Corporate tax chiefs are trying to assess the potential implications of a proposal for a new global tax system for consumer-facing businesses, an effort that is being complicated by what some companies describe as a lack of critical details.
The Organization for Economic Cooperation and Development, which is running the initiative, was scheduled to meet Thursday and Friday in Paris to discuss a proposal that would set a standard tax rate for a company’s global operations and allow individual governments to tax profits above that based on sales accounted for by each country.
The new rules would represent a departure from current regulations that look at where companies are based and where they hold patents and brands.
Dubbed the “unified approach,” the rules would apply to companies with annual revenues of more than €750 million ($830 million) in consumer-facing industries, a broad term that includes technology companies—which have been in the spotlight for theirtax practices—and other firms selling services and goods to consumers.
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Companies—some of which are still working through the OECD’s 2016 framework on base erosion and profit shifting, which abolished various tax loopholes, or the 2017 U.S. corporate tax overhaul—could be required to again make sweeping changes to their global tax structure within a short period.
The OECD aims to have agreement among its 36 member states on the unified approach by 2020.
That has caused high-profile companies and business associations to voice their concerns publicly ahead of this week’s meeting.
“Before deciding on the final proposal, we encourage the OECD to clarify a number of issues,” music-streaming company Spotify AB said in published remarks to the organization.
Ride-hailing company Uber TechnologiesInc. said the current consultation document provided by the OECD only provides the framework for a discussion and that more information is necessary to come to an agreement.
Volvo AB, in comments submitted to the OECD, said the lack of detail makes it difficult for the Swedish truck maker to assess the implications of the policy changes.
Seventy-nine percent of tax executives at global companies described the current tax environment as uncertain, according to a recent Ernst & Young survey. Many respondents cited the OECD’s initiative as one of the reasons for the fogginess.
The OECD didn’t immediately respond to a request for comment.
The organization’s proposal followsmoves by various countriesto implementunilateral digital-services tax regimesto increase receipts from tech giants such as FacebookInc., Amazon.comInc. and AlphabetInc. ’s Google. Some of these firms pay very little tax in European countries even though they book substantial revenue there.
Global tax rates for U.S. multinational companies are likely to go up as part of the OECD’s proposed changes, said Michael Lebovitz, a partner in law firm Mayer Brown’s tax transactions and consulting practice without specifying how significant the increase could be.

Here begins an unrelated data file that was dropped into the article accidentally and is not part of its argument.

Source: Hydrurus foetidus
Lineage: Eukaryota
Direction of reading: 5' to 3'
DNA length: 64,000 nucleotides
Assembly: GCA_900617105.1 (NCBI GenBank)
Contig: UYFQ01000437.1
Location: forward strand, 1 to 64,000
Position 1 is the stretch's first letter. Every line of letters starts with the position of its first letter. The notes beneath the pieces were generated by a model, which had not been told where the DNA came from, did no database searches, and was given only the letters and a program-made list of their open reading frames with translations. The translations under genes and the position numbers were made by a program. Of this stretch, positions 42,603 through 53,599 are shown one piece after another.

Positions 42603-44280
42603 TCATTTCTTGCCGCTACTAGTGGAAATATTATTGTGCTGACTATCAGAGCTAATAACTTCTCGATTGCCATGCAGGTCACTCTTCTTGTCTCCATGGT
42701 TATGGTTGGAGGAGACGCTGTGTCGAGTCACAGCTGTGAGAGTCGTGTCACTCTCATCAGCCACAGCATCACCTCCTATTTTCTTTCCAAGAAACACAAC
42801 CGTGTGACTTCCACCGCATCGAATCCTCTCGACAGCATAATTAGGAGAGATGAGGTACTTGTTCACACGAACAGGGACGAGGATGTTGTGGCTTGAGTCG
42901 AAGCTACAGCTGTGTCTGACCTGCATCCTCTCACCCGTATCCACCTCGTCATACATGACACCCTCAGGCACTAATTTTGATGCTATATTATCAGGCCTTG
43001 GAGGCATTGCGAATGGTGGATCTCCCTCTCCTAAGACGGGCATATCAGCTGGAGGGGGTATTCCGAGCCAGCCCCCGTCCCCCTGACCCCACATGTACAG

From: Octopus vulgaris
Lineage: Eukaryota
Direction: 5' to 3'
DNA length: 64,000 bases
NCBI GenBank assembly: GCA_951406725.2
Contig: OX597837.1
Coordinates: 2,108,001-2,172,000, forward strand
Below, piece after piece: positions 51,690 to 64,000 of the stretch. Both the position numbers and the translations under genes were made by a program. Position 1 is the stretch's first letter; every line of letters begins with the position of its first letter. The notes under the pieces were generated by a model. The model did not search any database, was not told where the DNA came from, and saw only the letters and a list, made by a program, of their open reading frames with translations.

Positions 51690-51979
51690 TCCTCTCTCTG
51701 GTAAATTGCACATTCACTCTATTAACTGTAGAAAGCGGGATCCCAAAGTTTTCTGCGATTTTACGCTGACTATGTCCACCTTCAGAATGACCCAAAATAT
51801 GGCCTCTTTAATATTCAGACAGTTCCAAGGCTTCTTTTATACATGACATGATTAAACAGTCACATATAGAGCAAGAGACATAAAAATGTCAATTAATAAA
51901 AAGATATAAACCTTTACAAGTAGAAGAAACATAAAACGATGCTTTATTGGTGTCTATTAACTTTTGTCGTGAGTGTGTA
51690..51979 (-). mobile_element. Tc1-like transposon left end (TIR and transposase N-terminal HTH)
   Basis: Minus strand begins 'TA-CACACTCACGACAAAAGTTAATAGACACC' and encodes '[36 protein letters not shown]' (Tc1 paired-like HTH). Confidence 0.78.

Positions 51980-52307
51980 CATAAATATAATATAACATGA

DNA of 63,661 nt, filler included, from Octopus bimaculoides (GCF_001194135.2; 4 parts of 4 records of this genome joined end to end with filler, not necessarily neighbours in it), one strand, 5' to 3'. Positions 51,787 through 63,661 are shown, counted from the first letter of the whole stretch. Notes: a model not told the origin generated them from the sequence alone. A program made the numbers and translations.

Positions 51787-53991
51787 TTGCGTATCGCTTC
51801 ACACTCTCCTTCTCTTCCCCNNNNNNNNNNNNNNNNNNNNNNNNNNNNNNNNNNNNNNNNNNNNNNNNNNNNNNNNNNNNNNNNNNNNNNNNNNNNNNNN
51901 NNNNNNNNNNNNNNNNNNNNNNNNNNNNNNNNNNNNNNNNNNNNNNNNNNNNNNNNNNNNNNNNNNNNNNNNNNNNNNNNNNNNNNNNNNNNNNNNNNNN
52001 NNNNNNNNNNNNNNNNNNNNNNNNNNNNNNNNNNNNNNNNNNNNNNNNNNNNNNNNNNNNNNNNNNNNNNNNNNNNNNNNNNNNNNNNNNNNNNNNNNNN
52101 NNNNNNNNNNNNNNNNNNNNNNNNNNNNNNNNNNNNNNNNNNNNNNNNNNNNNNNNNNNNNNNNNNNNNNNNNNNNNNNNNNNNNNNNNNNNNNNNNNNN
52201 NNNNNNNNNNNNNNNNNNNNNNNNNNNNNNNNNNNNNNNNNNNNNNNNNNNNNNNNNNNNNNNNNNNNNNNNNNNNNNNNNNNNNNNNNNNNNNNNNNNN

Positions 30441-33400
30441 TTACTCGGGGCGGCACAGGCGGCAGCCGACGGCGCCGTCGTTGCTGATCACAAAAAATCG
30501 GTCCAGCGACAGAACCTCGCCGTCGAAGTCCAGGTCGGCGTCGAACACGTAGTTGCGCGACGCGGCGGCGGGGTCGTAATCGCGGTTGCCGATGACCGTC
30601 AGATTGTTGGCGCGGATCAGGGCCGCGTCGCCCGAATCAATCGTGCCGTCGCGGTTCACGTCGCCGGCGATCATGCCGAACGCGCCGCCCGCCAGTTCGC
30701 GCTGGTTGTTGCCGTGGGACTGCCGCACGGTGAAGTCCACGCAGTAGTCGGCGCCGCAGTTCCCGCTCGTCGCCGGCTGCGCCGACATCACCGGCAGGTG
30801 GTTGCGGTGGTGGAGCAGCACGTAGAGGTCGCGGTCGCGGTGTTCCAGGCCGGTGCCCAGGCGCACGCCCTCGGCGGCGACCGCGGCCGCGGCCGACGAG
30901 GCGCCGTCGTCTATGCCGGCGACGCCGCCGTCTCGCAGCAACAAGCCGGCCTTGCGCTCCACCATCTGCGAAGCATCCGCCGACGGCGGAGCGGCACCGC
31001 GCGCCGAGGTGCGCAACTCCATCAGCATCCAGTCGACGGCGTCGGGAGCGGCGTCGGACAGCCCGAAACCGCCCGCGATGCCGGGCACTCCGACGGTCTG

Questions remain about the scope of the proposed framework, said Sandy Bhogal, a partner at law firm Gibson, Dunn & Crutcher LLP. There is particular confusion about what would be considered as a consumer-facing business, he said.
Defining a consumer-facing business as any business that markets or supplies consumer products or services—as suggested in the OECD proposal—would go too far, Volvo said in its statement.
Amazon stated that a new international tax regime should be applicable to all types of businesses instead of ringfencing the digital economy, according to a comment letter signed by Kurt Lamp, the company’s vice president for global tax.
Some companies are worried about existing unilateral digital service taxes and whether they will be withdrawn should there be an OECD-wide agreement.
Countries should commit themselves not to pursue or should cancel competing unilateral measures as a condition for a multilateral agreement, Mr. Lamp said in his comments.
Travel e-commerce company Booking HoldingsInc. pointed out the need for clear rules to avoid double taxation.
Companies also told the OECD they are worried about how disputes between countries over the application of the rules would be resolved.
“It is vital that a robust and binding arbitration process is developed which saves companies from being caught in the middle of disputes between tax authorities over profit allocation,” online marketplace EtsyInc. said in its comments to the OECD.
The OECD will be discussing these and other related issues at its meeting in Paris.
Corrections & Amplifications
Volvo AB is a Swedish manufacturer of buses, trucks, construction equipment and marine and industrial engines. The company no longer produces cars. An earlier version of this article described Volvo AB as a car maker. (Nov. 25, 2019)
Write toNina Trentmann at[email protected]
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